Fans of the DH rule argue that pitchers are able to play deeper into games than they otherwise might, by removing the manager's incentive to remove a pitcher from play in order to attain a short-term offensive advantage, and that since a pitcher's typical offensive "contribution" is at best to get out and at worst as a rally-killing double or triple play, it improves the play of the game to remove an "easy out" player from the batting order (AL fans also point out that the only baseball strategy removed by the addition of the designated hitter is the double switch; if anything, modern AL baseball with its dizzying array of specialist pitchers and batting styles is much more complex than baseball before 1973). Some National League baseball fans also claim that the designated hitter encourages beanball wars by removing the pitcher from the batting order, where he might be subject to retaliation. After stepping on second base, the fielder throws to first to complete a double play In baseball, a double play (denoted on statistics sheets by DP) is the act of making two outs during the same continuous playing action. ... In baseball, a triple play (denoted by TP) is the act of making three outs during the same continuous play. ... In baseball, the double switch is a type of pitcher substitution that improves a teams batting order. ... Beanball is a colloquial sports term for a ball thrown at an opposing player with the intention of striking him such as to cause harm, often connoting a throw at the players head (or bean in old-fashioned slang). ...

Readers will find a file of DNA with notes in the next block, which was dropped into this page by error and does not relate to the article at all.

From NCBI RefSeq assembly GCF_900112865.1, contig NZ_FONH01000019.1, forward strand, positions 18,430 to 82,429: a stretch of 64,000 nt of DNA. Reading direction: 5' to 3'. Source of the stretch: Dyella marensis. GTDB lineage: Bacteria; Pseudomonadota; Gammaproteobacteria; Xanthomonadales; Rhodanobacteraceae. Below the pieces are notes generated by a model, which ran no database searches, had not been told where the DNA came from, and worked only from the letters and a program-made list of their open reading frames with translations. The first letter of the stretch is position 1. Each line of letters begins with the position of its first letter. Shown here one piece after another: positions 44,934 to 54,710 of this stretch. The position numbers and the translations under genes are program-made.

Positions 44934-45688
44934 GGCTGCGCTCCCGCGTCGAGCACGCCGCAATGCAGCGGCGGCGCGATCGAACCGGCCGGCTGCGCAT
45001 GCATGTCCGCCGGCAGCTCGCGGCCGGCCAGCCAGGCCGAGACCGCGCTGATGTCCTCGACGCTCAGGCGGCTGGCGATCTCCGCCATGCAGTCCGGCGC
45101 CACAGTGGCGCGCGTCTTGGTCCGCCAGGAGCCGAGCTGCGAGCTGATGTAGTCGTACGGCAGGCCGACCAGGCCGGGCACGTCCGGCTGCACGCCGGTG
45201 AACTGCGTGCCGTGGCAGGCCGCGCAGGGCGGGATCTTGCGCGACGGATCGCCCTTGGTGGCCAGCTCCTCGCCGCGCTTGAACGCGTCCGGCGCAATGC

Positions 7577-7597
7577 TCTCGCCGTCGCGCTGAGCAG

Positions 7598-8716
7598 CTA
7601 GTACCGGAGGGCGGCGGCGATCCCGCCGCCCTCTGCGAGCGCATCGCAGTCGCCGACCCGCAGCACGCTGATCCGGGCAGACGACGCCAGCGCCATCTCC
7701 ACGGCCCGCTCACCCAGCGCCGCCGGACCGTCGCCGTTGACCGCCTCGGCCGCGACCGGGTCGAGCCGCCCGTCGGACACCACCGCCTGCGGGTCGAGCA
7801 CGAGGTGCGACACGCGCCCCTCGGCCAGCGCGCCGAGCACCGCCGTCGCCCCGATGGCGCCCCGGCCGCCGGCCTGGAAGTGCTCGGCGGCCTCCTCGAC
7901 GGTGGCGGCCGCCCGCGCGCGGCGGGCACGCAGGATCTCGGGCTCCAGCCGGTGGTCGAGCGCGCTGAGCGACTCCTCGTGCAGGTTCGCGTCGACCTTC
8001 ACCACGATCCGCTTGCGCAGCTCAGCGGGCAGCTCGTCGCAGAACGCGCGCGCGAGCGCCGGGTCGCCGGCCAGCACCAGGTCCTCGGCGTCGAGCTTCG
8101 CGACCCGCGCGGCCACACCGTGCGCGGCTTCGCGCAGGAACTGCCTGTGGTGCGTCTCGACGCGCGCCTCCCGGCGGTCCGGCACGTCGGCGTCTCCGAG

Another perspective is that there is a significant difference in the preparation required between hitting and pitching. A pitcher is quickly worn down by his position and can only start every 4-5 days or pitch 1-2 innings of relief for 2-3 consecutive days. Sports like basketball, football, hockey, and soccer offer no equivalent where one position is much more physically taxing than all others. A hitter hits better when he is able to play regularly and fine tune his swing, judgment of the strike zone, and comfort with different pitchers and pitches. This is especially important early in hitters careers and hitters who could be valuable to their major league club as reserves are often kept in the minors so they can play every day and develop their skills. Pitchers need rest, hitters need reps. Occasionally a pitcher can be effective on short rest in the playoffs or an NL pitcher or pinch hitter who only appears once every five games can post good statistics with limited at bats, but those are the exceptions to the rule. Even most full time pinch hitters or utility players are former major or minor league regulars who had years to develop their hitting skills. The DH rule does not just extend the careers of aging sluggers, it also saves pitchers from the overwhelming difficulty of being asked to perform the task of batting with 8 batters who bat about 5 times as often.